What's worse: hideous hipster "art" or raucous race-card playing victimology?
That's question raised in the story of London Kaye, a transplant from Malibu to Brooklyn who glue-gunned a 15-foot-high crochet "mural" to a building in Brooklyn's Bushwick neighborhood that didn't belong to her. Nor did she or anyone else ask permission from the owner, a Salvadoran lady who happened to live in the building as well. Bushwick is gentrifying, but not fast enough for some Brooklyn hipsters.
Kaye, 25, is a self-described "yarn bomber." Yarn-bombing, to judge from Kaye's productions, consists of festooning walls, chain-link fences, subway entrances, and anything else that looks like a public space with amateurish crochet work that looks like antimacasser rejects from your great-grandma's sofa arms. A female specialty, it's literally the distaff side of graffiti (a male-dominated metier) and just about as attractive.
Kaye's 15-foot-high "Moonshine Kingdom," evidently inspired by Wes Anderson's 2012 flop, Moonrise Kingdom, depicted a Boy Scoutish-looking boy holding the hands of the twins from The Shining. The building to which Kaye glued it abuts a vacant lot on which Brooklyn resident Rob Abner, a transplant from Queens, runs a flea market. It was Abner who OK'd Kaye's installation.
Now this was an obvious open-and-shut property-rights matter. You don't glue-gun your art, no matter how arty and meaningful, onto other people's property unless they give you the go-ahead. It's called trespassing.
But enter the Salvadoran lady's nephew, Will Giron, self-described "tenant advocate" who decided the actual issue was "privilege" and "entitlement." He launched a Facebook tirade against Abner:
After Giron spoke with Abner last month about taking it down, Giron said Abner was rude and yelled at him, displaying an attitude common to "hipster transplant" gentrifiers in the neighborhood, according to a lengthy Facebook post Giron wrote about the situation Tuesday.
Giron claimed Abner also responded by saying "we've just raised your property value" and that he threatened to call police on Giron's aunt for selling Salvadoran food from her front yard, "something she's been doing for years and is well loved in the community for doing," the post said.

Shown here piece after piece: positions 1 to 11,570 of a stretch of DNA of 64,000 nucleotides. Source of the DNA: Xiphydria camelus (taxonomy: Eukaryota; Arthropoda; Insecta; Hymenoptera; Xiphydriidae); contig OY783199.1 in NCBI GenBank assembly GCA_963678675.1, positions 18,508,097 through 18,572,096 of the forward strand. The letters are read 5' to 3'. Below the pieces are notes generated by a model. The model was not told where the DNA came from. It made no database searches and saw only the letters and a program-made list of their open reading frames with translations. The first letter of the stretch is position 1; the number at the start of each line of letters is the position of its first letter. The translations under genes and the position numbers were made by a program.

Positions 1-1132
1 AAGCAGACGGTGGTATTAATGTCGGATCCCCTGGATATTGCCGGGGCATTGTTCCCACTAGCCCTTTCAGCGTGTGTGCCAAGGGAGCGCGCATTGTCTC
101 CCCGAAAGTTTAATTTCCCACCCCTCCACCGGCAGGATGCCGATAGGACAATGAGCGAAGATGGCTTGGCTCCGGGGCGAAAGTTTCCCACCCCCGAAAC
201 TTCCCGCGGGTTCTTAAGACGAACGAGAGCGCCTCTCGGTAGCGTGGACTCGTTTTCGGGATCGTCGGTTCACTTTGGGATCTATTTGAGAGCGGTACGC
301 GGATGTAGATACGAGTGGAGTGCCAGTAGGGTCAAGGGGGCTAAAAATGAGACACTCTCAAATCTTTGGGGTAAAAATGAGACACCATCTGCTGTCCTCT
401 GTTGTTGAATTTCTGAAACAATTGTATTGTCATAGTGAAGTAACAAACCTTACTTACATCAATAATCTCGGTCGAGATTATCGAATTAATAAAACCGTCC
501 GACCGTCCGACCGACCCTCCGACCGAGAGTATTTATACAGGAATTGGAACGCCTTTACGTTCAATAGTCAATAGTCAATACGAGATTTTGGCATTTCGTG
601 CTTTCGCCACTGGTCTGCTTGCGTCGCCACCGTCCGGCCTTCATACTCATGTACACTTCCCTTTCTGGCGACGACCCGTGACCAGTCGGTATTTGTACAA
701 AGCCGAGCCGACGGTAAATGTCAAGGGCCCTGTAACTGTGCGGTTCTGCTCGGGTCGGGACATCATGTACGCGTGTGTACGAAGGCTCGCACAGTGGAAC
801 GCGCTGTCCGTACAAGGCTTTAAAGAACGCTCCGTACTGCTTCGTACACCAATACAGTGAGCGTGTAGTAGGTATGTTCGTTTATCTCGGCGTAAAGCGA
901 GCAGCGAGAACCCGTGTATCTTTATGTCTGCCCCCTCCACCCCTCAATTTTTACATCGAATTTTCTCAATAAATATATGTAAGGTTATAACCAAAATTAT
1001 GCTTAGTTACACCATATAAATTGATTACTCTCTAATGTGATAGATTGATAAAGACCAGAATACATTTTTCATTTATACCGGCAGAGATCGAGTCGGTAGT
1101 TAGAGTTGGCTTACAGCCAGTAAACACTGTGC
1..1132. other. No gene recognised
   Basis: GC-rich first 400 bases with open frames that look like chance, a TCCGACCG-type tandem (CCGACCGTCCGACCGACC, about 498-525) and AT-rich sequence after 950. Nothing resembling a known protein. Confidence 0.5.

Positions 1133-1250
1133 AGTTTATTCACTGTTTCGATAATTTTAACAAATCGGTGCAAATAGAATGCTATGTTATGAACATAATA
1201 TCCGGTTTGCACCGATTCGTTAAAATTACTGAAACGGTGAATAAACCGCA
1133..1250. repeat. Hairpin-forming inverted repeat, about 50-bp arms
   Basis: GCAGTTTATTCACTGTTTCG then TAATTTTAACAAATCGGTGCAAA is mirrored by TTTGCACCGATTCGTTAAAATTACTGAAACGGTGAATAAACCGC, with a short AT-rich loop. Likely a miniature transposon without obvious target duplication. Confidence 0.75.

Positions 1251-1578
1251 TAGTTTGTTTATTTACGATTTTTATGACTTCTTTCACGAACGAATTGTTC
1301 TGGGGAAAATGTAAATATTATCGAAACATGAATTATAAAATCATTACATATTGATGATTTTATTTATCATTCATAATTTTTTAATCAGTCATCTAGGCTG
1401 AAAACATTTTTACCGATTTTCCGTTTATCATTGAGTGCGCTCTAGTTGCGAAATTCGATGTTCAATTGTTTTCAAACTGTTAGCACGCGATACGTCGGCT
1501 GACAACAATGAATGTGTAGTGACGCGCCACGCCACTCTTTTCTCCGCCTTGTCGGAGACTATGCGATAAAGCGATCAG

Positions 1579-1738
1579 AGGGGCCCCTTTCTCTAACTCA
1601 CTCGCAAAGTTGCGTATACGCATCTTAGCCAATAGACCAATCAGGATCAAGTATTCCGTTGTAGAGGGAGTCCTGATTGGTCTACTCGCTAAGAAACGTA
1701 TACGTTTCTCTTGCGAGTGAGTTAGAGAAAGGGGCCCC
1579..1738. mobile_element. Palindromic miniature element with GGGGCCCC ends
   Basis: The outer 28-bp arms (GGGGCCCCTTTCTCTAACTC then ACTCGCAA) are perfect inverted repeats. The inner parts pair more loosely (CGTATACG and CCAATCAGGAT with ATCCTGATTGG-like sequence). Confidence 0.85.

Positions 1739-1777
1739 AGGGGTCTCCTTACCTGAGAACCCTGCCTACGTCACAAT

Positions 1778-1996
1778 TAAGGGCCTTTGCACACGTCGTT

"Now consider the sense of entitlement, privilege, the blatant lack of self awareness, and condescending attitudes towards people of color," Giron continued in the post. "Consider the fact that it's art when white people put up murals on private property but when we create our own art in Bushwick it's considered 'vandalism.'"…
Abner admitted in an interview that it didn't occur to him to ask the property owner for permission to put up the work.
He assumed the owner didn't live in the building, and since the crochet work wouldn't permanently impact the property, he didn't think it would matter to either the property owner or tenants, Abner explained.
"I honestly didn’t think anyone would care," said Abner, who noted that he grew up in Queens and is not a transplant.
He also denied yelling or cursing at Giron.
A disappointed Kaye, who had spent two months crocheting the mural, has promised to remove it.
But that hasn't stanched the flow of outrage:
Now, Giron feels better that his screed is spreading the word about gentrification, he said.
"I felt powerless, like there was nothing I could do," he said. "Me posting on Facebook was a means of venting and expressing not only what I see in the neighborhood, but in my work every day."
Both Abner and Kaye were bombarded with negative comments online after the post was shared, with people calling them "white b—hes" and "hipster garbage."
And on Sept. 26:
A small group of protesters gathered at Bushwick Flea yesterday to harangue customers, vendors, and owner Rob Abner over the crocheted artwork Abner arranged to go up on a wall without the permission of the building owner—they came, in other words, to protect the property rights of the Salvadoran neighbors against what a Facebook recap of the protest described as "the brutality represented by this crocheted artwork."
The activists' group, the Brooklyn Solidarity Network, is calling for a boycott of the Flea. In the Facebook post, the group says the Wes Anderson-inspired artwork by London Kaye is emblematic of "a city where difference is removed with armed violence, and savage eviction." Bushwick native Will Giron's mid-September Facebook post decrying the knit takeover of his aunt's wall as a symptom of rude, colonial-minded gentrification drew widespread attention, and Abner has since said he will take it down.
Yarn-bombing comes and goes, but victimology is forever.
"I explained to him a bunch of things," Abner said. "I said that there was a junkyard there. We cleaned out the junkyard. There were rats living there. We cleaned it out."